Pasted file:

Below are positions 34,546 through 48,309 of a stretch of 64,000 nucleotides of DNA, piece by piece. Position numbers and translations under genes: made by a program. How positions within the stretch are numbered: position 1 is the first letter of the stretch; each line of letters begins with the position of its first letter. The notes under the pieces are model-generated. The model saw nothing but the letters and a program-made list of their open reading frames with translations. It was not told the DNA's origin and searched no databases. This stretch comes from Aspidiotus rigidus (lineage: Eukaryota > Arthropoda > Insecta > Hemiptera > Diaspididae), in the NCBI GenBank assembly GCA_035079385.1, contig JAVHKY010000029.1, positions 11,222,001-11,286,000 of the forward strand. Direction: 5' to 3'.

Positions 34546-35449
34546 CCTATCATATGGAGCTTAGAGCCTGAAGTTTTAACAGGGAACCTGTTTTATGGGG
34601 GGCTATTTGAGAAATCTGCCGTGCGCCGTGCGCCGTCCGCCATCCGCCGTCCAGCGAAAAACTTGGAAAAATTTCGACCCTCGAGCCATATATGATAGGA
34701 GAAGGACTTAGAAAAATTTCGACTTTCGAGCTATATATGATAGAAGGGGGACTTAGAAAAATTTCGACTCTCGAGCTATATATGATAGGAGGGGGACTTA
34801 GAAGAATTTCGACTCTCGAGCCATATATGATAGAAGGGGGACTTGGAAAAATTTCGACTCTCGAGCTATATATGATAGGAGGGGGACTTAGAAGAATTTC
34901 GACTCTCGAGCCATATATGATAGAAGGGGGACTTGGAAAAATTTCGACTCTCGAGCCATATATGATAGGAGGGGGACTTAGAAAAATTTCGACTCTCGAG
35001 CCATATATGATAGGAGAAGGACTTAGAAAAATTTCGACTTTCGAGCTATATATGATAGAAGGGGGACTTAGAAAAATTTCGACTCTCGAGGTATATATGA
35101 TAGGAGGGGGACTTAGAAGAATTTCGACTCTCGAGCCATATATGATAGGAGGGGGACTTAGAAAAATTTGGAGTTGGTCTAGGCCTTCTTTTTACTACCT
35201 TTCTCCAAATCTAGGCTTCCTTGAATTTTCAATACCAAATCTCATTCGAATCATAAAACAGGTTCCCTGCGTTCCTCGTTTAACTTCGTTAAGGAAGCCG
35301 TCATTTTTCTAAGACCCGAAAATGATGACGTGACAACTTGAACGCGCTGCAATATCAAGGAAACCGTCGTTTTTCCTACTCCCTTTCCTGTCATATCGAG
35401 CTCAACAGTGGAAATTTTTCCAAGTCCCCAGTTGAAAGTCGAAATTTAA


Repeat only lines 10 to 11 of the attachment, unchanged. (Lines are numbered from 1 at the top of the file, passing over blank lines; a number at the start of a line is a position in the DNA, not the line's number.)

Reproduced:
35201 TTCTCCAAATCTAGGCTTCCTTGAATTTTCAATACCAAATCTCATTCGAATCATAAAACAGGTTCCCTGCGTTCCTCGTTTAACTTCGTTAAGGAAGCCG
35301 TCATTTTTCTAAGACCCGAAAATGATGACGTGACAACTTGAACGCGCTGCAATATCAAGGAAACCGTCGTTTTTCCTACTCCCTTTCCTGTCATATCGAG